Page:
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The Castles of Wales and the Civil War

The Destruction of Raglan Castle

Despite the peaceful advances of the Tudor era, the castle as a military strongpoint was to have yet one last lease on life. When the Civil War broke out between the king and Parliament in 1642 Wales was almost wholly royalist, and a number of castles were garrisoned in Charles I's cause. Conwy was renovated and refortified during 1642-43 by John Williams, archbishop of York, and was held for the king throughout the first Civil War. Caernarfon and Ruthin both withstood Parliamentarian sieges and raids during the first war, and only finally surrendered in 1646. Denbigh, too, was held for the king until the garrison was forced to abandon a hopeless struggle after a very long siege lasting from the end of 1645 through until October 1646. In the south-east, the staunch royalist marquess of Worcester held out at Raglan in the spring and summer of 1646, in one of the most hotly-contested sieges of the war. The marquess finally surrendered to Sir Thomas Fairfax on 19 August, long after the submission of the king and the collapse of his cause.

Various other castles features to a greater or lesser degree in these wars. Surprising as it may seem, though, cannon bombardment was not the principal cause for their destruction at the time. So powerfully constructed were the medieval stone defences, gunpowder was only part of the story. It was the subsequent "slighting" ordered by Parliament, which caused the real damage.

Raglan was the last of the great aristocratic homes to fall during the English Civil Wars of the 1640s. This castle-palace of the Somersets, Earls of Worcester (and later Dukes of Beaufort) was the center of a vast estate, with an annual rental of L24,000. The earl, a fanatical royalist, was reputed to be the richest man in England, and his family later claimed he had given over L1,000,000 to the king's cause. It was also said that the "keeping of the garrison of Raglan, towards which till the very last there was never a penny contributed, raysed or exacted, amounted to at the very least L40,000." Certainly, the castle was a curious piece of the old society which the Civil War destroyed. It was run on patriarchal lines. The earl would permit neither swearing or drinking. He was a learned man of great taste, who had built up a magnificent collection of works of art, and he had inherited an immense library, which included the finest collection of Welsh bardic manuscripts in existence, as well as thousands of other treasures. Raglan had other marvels, including much hydraulic machinery, installed by Lord Herbert, the earl's heir; it made roaring noises and terrified the rustics. But Herbert was not at Raglan; he was the king's general in south Wales, and the defence of the castle was entrusted to his younger brother, Lord Charles Somerset.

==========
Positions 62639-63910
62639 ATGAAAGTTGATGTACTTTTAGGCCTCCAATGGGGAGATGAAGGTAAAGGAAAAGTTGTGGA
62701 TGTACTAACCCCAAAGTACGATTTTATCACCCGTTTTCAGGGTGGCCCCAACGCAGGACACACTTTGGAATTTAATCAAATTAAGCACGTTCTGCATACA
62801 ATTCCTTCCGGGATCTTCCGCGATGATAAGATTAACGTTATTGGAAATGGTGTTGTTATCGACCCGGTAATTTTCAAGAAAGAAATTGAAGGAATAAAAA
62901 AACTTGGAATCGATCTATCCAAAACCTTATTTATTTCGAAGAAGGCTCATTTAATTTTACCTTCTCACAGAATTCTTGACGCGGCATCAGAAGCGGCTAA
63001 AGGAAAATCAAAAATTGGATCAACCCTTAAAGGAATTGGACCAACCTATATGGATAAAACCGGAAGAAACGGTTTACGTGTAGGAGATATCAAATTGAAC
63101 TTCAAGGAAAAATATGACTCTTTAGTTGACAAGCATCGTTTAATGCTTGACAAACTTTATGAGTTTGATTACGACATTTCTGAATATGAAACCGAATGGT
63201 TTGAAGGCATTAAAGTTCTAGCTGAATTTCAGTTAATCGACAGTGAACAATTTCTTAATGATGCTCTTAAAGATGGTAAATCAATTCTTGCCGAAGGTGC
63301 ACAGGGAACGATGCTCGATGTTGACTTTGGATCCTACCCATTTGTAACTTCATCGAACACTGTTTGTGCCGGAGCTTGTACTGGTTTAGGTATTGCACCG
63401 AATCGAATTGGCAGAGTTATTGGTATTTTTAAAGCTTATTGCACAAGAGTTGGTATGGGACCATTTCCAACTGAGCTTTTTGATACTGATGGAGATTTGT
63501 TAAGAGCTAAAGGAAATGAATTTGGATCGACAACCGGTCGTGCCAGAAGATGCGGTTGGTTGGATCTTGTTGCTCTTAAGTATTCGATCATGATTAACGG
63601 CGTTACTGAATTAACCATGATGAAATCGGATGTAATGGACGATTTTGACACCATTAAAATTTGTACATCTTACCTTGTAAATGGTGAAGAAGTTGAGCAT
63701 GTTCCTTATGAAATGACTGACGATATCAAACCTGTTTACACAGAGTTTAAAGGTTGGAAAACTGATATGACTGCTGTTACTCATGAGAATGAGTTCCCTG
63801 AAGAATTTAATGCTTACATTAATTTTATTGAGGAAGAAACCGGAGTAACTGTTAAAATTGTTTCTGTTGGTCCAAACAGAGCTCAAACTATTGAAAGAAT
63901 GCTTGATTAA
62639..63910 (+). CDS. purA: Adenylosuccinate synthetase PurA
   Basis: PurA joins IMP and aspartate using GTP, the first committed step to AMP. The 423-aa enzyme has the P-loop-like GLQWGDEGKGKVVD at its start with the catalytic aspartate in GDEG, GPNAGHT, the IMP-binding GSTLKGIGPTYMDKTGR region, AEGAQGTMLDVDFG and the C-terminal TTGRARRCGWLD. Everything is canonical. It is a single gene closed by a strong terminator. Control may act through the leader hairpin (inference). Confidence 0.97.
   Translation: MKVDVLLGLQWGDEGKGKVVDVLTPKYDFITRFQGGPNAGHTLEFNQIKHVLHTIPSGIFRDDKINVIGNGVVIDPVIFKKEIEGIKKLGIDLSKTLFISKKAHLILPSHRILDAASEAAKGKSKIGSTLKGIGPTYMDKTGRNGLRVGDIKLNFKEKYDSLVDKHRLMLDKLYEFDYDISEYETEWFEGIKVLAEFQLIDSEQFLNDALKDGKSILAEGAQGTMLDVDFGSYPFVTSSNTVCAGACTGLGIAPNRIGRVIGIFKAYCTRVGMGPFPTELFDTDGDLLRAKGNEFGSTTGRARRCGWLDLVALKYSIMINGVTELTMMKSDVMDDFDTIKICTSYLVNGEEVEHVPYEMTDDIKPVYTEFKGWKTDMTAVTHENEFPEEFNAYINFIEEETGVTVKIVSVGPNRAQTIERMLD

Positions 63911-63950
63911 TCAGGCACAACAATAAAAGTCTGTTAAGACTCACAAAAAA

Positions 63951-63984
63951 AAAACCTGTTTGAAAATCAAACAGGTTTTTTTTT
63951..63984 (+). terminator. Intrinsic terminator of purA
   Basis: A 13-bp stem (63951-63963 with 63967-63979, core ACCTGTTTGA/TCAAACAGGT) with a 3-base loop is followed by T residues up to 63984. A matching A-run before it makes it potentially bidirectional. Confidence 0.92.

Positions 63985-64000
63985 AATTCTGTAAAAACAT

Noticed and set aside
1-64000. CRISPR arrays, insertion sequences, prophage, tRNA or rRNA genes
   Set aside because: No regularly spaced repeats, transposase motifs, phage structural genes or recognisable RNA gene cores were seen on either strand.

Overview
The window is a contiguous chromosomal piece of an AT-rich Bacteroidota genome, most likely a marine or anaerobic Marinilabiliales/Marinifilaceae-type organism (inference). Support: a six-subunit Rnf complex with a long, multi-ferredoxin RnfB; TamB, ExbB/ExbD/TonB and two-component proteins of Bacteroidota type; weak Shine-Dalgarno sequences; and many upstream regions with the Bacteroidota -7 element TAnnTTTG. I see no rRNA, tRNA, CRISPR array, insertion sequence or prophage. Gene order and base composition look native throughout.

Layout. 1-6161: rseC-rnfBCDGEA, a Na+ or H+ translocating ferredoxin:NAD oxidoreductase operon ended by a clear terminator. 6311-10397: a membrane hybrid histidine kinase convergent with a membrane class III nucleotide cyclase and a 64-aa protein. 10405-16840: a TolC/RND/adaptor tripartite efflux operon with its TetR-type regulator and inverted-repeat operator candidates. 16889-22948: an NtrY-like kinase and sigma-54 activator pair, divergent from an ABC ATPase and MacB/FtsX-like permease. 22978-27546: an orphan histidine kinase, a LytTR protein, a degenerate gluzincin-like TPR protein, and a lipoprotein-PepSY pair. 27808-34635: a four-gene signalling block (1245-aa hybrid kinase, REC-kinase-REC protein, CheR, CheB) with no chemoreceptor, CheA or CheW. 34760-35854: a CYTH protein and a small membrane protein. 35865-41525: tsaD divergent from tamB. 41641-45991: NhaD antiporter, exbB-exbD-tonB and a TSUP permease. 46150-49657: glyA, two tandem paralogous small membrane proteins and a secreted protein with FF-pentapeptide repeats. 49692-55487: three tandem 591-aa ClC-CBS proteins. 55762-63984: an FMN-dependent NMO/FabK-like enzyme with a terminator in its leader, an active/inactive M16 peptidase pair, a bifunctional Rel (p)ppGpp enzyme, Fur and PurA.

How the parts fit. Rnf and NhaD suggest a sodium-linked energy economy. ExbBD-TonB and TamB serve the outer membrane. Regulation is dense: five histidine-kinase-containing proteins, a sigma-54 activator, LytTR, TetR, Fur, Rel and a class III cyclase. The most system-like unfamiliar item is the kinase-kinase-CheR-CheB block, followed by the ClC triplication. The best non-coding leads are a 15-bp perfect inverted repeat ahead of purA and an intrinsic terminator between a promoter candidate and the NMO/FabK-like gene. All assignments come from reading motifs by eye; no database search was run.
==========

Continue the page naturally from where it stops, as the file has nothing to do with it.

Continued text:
The Earl took a number of precautions before the castle was invested. He has the trees in the park cut down. He burnt down the cottages in the line of fire. The fireplace and panelling in the best oak parlour were taken down and sent to one of his lesser houses (they are now at Badminton). Unfortunately he did not remove the library. As to siege-works, Lord Charles built a battery 500 yards north-east of the castle gatehouse, in the style recommended in official artillery handbooks; and he created an entirely new bastioned enceinte, covering the south, east and north sides, where attack was most expected. As a matter of fact, the siege itself was unnecessary, since by 1646, when Fairfax demanded the castle's surrender, it was clear that the king's cause was lost. Other garrisons were freely submitting. But the earl (now promoted to marquess) was a proud man. It was boasted that "Raglan and Pendennis, like winter fruit, hung long on." The kind had issued general orders about yielding, but the earl was upset that Raglan was not referred to in them by name. So after exchanges of many messages, his obstinacy triumphed and he defied the parliament men: "So I submit myself and yourself to do what you think fitting."

The castle had a daily bombardment of sixty shot, each eighteen to twenty pounds. They made little impression on the great tower, beyond destroying the battlements, but they did immense damage to other parts of the castle. In addition, the parliamentary chief engineer, Captain Hooper, planted "four mortar pieces in one place and two mortar pieces at another, each mortar piece carrying a grenado shell twelve inches diameter." These killed and wounded many. Worcester had 800 horse and foot in his castle and they made "diverse and desperate sallies"; but after the fall of Oxford the besieging force rose from 1,500 to 3,500, and the garrison was "reduced to more caution and taught to lie closer." In August, Worcester was induced to surrender to Fairfax. He and his household waited in the hall and "could see through the window the general with all his officers entering the Outward Court, as if a floodgate had been let open." Inside the castle were found twenty cannon, a huge powder magazine, and a powerful mill capable of making three barrels a day, "great store of corn and malt, wine of all sorts and beer"; the horses were "almost starved for want of hay...and therefore were tied with chains"; there was also a "great store of goods and rich furniture."